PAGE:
Solar photovoltaic systems are generally reliable, well tested and low maintenance. They’re quiet and less visually intrusive than many other sources of renewable energy, and can generally be designed to meet a wide variety of electrical requirements. In locations that don’t already have a power supply, an off-grid solar electric system may be more cost effective than running power lines.
The initial costs for PV systems have been decreasing rapidly due to ongoing research into their materials and production methods as well as legislation that provides financial incentives. Like several other sources of renewable energy, solar power is a variable energy source. Solar panels can’t produce electricity at night or during periods of dense cloud cover, so a solar electric system must either have batteries for storing electricity or a backup source (such as a connection to the grid). All solar panels used at Williams are connected to the grid.
On campus Collectors
In 2018 solar thermal collectors were installed on Poker Flats coop housing in order to help heat hot water for the residents.
How it works
Solar thermal systems convert sunlight to heat that can be used for space heating, space cooling, and domestic hot water. The core of these systems is the solar collectors. There are several different kinds of solar collectors, the most common of which are flat plate and evacuated tube. Solar collectors convert the sun's energy most efficiently when the sun’s rays hit them at a ninety degree angle. In the United States, the sun is always in the southern part of the sky and is higher in the summer and lower in the winter. That means that solar collectors are most effective when they’re installed facing south and tilted towards the south. The degree of the tilt determines what part of the year the solar panels are optimized for: the greater the slant, the more the panels are optimized for production during the fall, spring, and winter when the sun is low in the sky.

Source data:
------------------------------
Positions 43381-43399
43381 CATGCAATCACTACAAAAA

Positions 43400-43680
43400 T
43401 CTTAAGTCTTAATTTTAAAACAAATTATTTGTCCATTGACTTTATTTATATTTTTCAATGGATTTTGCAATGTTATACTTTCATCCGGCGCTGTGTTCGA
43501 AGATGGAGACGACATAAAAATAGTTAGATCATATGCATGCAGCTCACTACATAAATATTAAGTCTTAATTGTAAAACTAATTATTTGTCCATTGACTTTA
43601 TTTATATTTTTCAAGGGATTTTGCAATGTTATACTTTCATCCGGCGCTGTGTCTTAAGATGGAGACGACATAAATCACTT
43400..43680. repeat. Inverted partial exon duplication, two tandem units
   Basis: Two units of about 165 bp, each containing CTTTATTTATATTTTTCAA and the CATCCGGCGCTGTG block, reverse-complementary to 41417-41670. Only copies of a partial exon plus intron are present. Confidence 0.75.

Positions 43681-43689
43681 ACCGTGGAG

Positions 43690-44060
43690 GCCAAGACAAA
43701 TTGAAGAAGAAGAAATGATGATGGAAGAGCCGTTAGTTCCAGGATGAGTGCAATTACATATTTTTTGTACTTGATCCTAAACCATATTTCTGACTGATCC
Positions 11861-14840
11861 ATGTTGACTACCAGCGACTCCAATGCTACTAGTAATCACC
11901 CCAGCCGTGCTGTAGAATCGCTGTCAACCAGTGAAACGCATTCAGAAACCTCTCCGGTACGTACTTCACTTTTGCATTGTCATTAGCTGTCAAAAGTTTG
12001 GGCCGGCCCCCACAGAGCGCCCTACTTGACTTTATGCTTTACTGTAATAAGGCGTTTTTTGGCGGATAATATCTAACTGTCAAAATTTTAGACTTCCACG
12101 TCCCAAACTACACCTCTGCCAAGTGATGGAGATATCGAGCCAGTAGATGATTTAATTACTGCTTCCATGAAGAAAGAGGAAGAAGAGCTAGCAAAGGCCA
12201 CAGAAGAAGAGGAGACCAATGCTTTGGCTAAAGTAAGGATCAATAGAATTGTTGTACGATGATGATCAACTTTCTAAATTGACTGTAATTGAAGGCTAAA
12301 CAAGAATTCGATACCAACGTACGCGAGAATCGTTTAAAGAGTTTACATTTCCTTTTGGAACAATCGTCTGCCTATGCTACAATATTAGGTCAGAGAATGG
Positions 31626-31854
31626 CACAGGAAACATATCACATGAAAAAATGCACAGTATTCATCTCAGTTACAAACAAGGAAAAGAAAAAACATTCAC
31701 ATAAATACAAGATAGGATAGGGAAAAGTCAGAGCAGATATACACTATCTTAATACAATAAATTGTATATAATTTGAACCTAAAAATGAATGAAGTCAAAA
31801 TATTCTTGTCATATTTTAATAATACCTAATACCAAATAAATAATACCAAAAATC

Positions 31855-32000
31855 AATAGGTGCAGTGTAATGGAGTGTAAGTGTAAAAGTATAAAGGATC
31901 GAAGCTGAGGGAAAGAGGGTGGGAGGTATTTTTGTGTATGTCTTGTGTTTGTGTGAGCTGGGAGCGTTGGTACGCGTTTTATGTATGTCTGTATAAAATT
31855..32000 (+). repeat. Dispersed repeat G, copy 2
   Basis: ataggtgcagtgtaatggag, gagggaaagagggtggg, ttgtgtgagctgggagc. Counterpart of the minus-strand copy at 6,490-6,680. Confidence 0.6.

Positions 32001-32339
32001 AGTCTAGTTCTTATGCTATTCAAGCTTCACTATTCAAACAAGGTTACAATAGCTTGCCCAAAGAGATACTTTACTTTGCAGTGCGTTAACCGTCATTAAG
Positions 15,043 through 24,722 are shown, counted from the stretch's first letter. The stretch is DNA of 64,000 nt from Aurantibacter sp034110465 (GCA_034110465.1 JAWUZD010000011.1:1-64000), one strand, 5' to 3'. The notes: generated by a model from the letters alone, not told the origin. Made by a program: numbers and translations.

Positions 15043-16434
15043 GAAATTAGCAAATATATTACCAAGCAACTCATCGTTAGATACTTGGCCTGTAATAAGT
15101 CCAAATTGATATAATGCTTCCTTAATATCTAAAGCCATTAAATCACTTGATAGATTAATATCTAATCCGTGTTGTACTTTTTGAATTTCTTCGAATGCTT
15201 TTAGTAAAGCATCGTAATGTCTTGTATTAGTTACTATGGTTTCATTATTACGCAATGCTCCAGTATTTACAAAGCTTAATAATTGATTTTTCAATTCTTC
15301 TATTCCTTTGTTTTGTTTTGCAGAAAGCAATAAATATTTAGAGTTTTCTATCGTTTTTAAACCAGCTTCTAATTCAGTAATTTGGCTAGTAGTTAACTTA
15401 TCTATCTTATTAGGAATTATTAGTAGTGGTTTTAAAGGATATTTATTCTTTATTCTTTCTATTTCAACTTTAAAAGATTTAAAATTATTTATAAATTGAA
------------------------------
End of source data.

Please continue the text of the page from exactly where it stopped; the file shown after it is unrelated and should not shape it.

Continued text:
Evacuated Tube Collectors
Evacuated tube collectors feature parallel rows of transparent glass tubes. Each tube contains a glass outer tube and a metal absorber tube attached to a fin. The fin's coating absorbs solar energy but inhibits radiative heat loss. The tubes are manufactured with a vacuum between the outer and inner tubes, which eliminates conductive and convective heat loss and helps them achieve very high temperatures.
The inner copper tube is filled with a non-toxic liquid. As the liquid absorbs heat from the copper pipe, it evaporates and rises to the top of the copper heat pipe. A larger portion of copper at the top of the heat pipe is the condenser. It either surrounds or is mounted inside a pipe through which a heat transfer fluid (generally water or antifreeze) flows. As the heat transfer fluid flows, the condenser loses heat to the fluid, and the gas inside the heat pipe condenses and flows back to the bottom of the heat pipe as a liquid. The heat transfer fluid is then pumped to a heat exchanger inside the building, where the heat is taken out of the transfer fluid and put in to the domestic water supply or heating system.
Flat Plate Collectors
Glazed flat-plate collectors are insulated and weatherproof boxes containing a dark absorber plate under one or more glass or plastic covers. Unglazed collectors, typically used for solar pool heating, have a dark absorber plate made of metal or polymer, without a cover or enclosure. This type of collector is by far the most common.
With both types, small tubes run through the box and carry a fluid (either water or an antifreeze solution). As the sunlight hits the dark absorber plate, it heats up and transfers heat to the fluid passing through the tubes.
How it works
Wind Speed and Power Generation
Power output of a wind turbine rises as the cube of wind speed. Wind turbines operate within a narrow range of wind speeds - if the wind is too slow, the turbine won't turn, and if it's too fast, the turbine will shed the wind rather than risk damage to the turbine. Wind speeds of over 6.5 meters per second are typically necessary for economic wind energy generation.
Several factors can affect the amount of power a turbine can generate. Wind speeds increase as height above the ground increases - this is the main reason why commercial scale wind turbines have increased in height over the past twenty years. Wind energy production is negatively affected by roughness of terrain and the resulting turbulence - another reason that wind turbines have increased in height.
The wind in any given location does not blow constantly, at the same speed, or from the same direction. The seasonal and daily variations can be to a certain extent absorbed by the electrical grid, but as the percentage of wind power on the grid increases, the variability will have to be managed.
Modern wind turbines come in a variety of styles and sizes, depending on their intended use. The most common style is the horizontal axis turbine, where the axis of the blades is parallel to the ground. Less common are vertical axis turbines, where the axis of the blades is perpendicular to the ground.
Turbines range in size from small turbines (50 watt - 250 kilowatt) designed for residences, boats, and off-grid applications to large scale commercial turbines - anywhere from 250 kilowatts to 3.5 or 5 megawatts. The "nameplate" capacity of a turbine such as quoted above refers to the maximum theoretical production of the turbine.